More news from the past. This time an editorial about Catholic charities.
THE CATHOLIC JOURNAL
Friday, May 22, 1914
Without any reflection whatever upon the splendid work accomplished by United Charities, we feel assured that the organization of the Catholic Charity Guild is a necessary work. While we may avail ourselves of United Charities so as to keep informed of unworthy cases or “professional Charity grafters” still we must take care of our own charity work so as to escape the possibility of proselytizingly over zealous and often not well informed charity workers.
It does seem to us that the first object of a charity organization is immediate relief of suffering and starvation. After real suffering is relieved then it is time enough to apply preventative methods. But to employ prevention alone is not charity as we view it. Certainly, is was not the charity of the Savior.
Moreover, is there not a danger that too highly specialized “institutionalizing” if we may be permitted to use the word may absolutely destroy all sentiment and would this not be a regrettable development?
Is It Considered?
It has often occurred to us whether due credit is given to the fraternal relief societies and associations for relieving suffering and for elimination of poverty in given communities? As one of the arguments in favor of a permanent endowment for United Charities it was cited that although the population of Buffalo has increased in recent years, the number of dependent families has decreased.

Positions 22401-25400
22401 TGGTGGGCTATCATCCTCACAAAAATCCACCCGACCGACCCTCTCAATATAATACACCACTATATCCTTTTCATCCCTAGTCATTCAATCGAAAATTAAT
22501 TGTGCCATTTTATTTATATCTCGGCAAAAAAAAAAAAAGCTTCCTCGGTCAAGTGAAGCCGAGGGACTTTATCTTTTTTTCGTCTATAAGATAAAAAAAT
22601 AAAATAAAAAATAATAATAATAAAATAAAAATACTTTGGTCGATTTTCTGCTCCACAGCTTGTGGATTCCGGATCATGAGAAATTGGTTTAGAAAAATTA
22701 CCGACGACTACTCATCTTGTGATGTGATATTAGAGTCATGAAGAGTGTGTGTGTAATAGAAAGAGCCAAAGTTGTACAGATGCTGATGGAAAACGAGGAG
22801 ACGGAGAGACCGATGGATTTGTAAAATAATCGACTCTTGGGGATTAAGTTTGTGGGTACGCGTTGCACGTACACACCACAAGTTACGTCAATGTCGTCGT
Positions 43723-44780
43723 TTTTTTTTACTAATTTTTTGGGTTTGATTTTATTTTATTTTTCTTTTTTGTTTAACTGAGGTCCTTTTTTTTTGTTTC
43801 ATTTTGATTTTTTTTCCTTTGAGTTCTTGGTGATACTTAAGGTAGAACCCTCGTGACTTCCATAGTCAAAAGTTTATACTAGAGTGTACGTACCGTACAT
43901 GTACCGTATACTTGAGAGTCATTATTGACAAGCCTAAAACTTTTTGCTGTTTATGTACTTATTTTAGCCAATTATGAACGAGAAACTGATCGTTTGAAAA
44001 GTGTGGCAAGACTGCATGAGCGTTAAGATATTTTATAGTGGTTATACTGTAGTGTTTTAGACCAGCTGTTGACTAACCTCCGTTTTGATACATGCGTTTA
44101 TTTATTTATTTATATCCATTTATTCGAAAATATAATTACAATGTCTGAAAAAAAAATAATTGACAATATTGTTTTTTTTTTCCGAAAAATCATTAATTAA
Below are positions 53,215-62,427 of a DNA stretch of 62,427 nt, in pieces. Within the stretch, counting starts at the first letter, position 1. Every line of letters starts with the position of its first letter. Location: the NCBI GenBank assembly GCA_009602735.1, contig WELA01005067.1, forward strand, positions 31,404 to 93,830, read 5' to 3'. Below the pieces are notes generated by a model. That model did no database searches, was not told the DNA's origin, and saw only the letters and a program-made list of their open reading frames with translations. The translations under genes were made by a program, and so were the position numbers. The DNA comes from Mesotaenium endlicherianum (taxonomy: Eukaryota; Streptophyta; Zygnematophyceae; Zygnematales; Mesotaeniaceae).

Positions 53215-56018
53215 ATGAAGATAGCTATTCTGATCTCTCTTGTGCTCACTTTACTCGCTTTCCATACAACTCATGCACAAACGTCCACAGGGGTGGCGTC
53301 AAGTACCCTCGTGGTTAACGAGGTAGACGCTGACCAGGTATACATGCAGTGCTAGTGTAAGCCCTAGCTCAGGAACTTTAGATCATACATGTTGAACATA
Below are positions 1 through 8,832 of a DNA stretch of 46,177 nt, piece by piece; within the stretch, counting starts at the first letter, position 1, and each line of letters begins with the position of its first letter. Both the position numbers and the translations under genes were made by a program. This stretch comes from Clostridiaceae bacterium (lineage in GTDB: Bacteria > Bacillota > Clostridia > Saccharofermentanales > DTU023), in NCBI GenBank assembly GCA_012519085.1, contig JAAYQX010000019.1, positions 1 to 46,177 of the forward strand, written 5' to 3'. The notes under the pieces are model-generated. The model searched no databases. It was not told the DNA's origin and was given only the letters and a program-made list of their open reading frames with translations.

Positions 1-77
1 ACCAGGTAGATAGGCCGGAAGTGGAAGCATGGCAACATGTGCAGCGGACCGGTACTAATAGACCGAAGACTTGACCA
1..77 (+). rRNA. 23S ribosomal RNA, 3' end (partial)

Possibly, the increase in membership in these fraternal organizations which pay a weekly sick benefit and a funeral benefit at death, has had more to do with this condition than the average person supposed. We have one such organization in mind in Buffalo which has 2600 members and has paid out as high as $2,000 a week in sick benefits during the winter months. In many cases, this $7 weekly is sufficient to keep that person or family from appeal for municipal or private charity. This is only one of a dozen, at least, similar organizations. What is true of Buffalo is true of Rochester.
Cases such as we have cited are cared for by these organizations, many of which also furnish free medical attention to their members and families, and no appeal is made to municipal or private charity, consequently no report is made of these. It is quite possible that a year before, if sickness occurred in that family when the head had not affiliated with the relief society, it was helped by the municipal or private Charity. Not appearing in this year’s list naturally the absence is counted as a relief case eliminated in the tabulated report.
It would interesting to know the total disbursements by relief societies in Rochester in a twelve months by these we mean purely fraternal organizations and do not refer to purely charitable and religious societies.